News reporters and photographers accompanied the Freedom Riders through most of the Rides' key events, from the May 21 riot and threatened mob violence in Montgomery, Alabama, all the way to the tense National Guard escort through Mississippi on May 24 and the breach of peace arrests that followed upon the Freedom Riders' arrival in Jackson. Movement leaders of the 1960s quickly absorbed the Freedom Riders' example; the most effective and best-remembered campaigns of the civil rights movement were those where the news media captured iconic images that the nation found impossible to ignore.
Since the institution of Jim Crow laws at the close of the 19th century, African-Americans in the South were forced to sit in the back of the bus and use separate waiting rooms, drinking fountains and rest rooms. In addition to these humiliations, the threat of violence was always present for black travelers.
On June 3, 1946, the U.S. Supreme Court struck down racial segregation on interstate buses as a violation of the interstate commerce clause. In December 1960, Boynton v. Virginia expanded that decision, outlawing segregated waiting rooms, lunch counters and restroom facilities for interstate passengers. However, both rulings were largely ignored in the Deep South.
On May 4, 1961, CORE began a racially integrated Freedom Ride on buses through the South to test whether buses and station facilities were compliant with the Supreme Court rulings. The ride was met with unprecedented violence, including the burning of a bus in Anniston, Alabama, and riots in Birmingham, Alabama, and Montgomery, Alabama. Further Rides followed as a way to draw national attention to the reality of segregation and put pressure on the federal government to enforce the law.
On September 22, 1961, the Interstate Commerce Commission (ICC) outlawed discriminatory seating practices on interstate bus transit and ordered the removal of "whites only" signs from interstate bus terminals by November 1, 1961. While pockets or racist resistance persisted for several years, eventually the signs came down.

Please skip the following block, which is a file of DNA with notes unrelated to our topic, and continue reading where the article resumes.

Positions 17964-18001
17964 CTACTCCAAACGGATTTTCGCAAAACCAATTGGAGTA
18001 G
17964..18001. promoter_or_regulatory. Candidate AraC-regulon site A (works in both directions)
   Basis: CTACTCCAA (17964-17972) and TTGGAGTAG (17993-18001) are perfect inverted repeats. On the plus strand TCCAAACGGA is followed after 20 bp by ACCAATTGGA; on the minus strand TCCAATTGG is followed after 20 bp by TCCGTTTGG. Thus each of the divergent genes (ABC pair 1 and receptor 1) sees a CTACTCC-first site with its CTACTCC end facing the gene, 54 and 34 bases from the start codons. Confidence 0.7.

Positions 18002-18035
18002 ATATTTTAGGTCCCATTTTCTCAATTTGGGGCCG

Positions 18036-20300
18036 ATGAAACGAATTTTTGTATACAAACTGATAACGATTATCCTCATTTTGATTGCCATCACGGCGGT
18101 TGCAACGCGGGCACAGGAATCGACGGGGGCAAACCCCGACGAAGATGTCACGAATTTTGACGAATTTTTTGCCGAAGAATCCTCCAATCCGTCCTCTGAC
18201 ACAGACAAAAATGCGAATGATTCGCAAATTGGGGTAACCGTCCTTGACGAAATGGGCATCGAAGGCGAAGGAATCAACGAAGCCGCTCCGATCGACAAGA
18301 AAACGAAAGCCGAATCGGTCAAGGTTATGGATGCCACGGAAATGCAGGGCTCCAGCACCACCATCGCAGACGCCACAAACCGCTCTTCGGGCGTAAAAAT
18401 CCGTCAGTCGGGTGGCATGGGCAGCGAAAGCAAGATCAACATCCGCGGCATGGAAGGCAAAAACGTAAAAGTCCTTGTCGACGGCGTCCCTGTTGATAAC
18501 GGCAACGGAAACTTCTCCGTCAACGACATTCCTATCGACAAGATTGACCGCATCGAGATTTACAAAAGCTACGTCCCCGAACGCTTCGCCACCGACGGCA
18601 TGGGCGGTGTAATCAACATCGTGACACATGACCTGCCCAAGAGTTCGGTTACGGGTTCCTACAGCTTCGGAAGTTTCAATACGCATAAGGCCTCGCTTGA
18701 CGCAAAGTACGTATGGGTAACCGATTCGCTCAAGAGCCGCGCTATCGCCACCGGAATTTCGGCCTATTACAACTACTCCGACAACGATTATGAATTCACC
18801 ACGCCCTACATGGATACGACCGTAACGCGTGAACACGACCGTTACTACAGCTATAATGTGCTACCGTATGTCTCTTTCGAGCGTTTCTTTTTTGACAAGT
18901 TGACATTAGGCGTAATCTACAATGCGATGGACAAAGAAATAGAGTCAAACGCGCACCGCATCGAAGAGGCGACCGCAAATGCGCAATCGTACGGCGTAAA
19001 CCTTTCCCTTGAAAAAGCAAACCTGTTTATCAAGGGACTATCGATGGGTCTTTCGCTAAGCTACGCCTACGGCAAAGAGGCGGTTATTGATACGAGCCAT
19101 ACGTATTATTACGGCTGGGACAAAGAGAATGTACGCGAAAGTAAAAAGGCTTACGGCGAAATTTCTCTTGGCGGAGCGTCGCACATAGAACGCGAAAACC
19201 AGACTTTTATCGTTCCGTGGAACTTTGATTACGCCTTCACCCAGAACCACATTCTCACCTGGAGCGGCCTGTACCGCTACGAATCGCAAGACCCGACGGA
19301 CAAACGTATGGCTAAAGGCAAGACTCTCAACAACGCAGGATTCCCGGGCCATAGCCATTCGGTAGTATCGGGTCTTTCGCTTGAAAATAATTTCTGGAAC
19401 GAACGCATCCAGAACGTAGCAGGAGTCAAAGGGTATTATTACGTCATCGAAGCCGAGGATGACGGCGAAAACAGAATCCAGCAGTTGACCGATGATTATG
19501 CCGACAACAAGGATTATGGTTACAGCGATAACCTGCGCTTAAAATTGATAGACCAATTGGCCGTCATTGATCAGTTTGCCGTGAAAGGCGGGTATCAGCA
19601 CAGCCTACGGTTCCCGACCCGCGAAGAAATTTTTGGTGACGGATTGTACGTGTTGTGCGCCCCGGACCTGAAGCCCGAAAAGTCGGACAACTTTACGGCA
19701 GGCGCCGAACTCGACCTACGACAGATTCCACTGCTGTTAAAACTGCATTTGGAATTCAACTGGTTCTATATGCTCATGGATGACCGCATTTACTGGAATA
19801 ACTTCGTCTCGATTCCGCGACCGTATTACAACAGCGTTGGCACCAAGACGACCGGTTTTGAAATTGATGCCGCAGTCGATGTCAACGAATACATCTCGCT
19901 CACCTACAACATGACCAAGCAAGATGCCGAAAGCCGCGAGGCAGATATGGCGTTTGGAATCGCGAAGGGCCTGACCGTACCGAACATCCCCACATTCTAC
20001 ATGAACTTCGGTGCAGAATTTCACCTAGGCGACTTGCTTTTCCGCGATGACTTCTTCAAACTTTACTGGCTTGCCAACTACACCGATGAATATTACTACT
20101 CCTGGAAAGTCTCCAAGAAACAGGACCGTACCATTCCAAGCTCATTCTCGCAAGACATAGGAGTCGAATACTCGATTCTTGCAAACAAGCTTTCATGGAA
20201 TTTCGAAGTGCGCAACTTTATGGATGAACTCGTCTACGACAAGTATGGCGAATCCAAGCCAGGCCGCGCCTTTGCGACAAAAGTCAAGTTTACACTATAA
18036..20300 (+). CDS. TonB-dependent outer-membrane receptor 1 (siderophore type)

More than simply a moral victory or a public relations coup, the victory won by the Freedom Riders changed the everyday lives of black travelers throughout the South, through the remainder of the 1960s and beyond.
The Freedom Rides represented a major evolution in the tactics and strategy of the civil rights movement. Thanks in large part to the phone calls and calm diplomacy of Nashville Student Movement leader Diane Nash, the Rides, initially a CORE project, became a coalition greater than any single organization's agenda—other groups knew the stakes of what CORE had put in motion and would not allow the campaign to fail. The Rides also marked an unprecedented level of engagement with the federal government and the beginning of a personal rapport between Attorney General Robert F. Kennedy and movement leaders such as Martin Luther King Jr.
Efforts such as the SCLC's successful Birmingham Campaign of 1963 and the 1965 Selma to Montgomery marches used many of the same techniques as the Freedom Rides, but the greatest impact of the Rides may have been the people who came out of them. In 1961, when Mississippi officials jailed Freedom Riders at Parchman State Prison on breach of peace charges, they hoped that the harsh conditions would break the Riders' spirits and squelch their movement. Instead, the experience proved to have the opposite effect—as prison became a crucible and training ground for the next generation of activists. John Lewis spoke at the March on Washington in 1963, played a pivotal role in organizing the Selma to Montgomery marches, and was elected in 1986 to the U.S. Congress. Stokely Carmichael became president of the SNCC in 1965 and would later coin the term "black power." Catherine Burks-Brooks was active in the Mississippi voter registration movement. These are just three names among many whose experiences on the buses and in jail prepared them for the civil rights struggles to come.
In the years to come, greater prizes would be won: passage of the Civil Rights Act of 1964 outlawing racial discrimination in public and private facilities, passage of the Voting Rights Act of 1965 outlawing discriminatory voting practices, and with them the end of legally enforced segregation as a way of life. The cost would grow as well: more beatings, more jail time and the murder of activists such as James Chaney, Andrew Goodman and Michael Schwerner in Mississippi in 1964 and Viola Liuzzo in Alabama in 1965. The Freedom Rides were a template and a training ground, forging new ties between groups and organizations while providing tangible evidence of what personal sacrifice could achieve.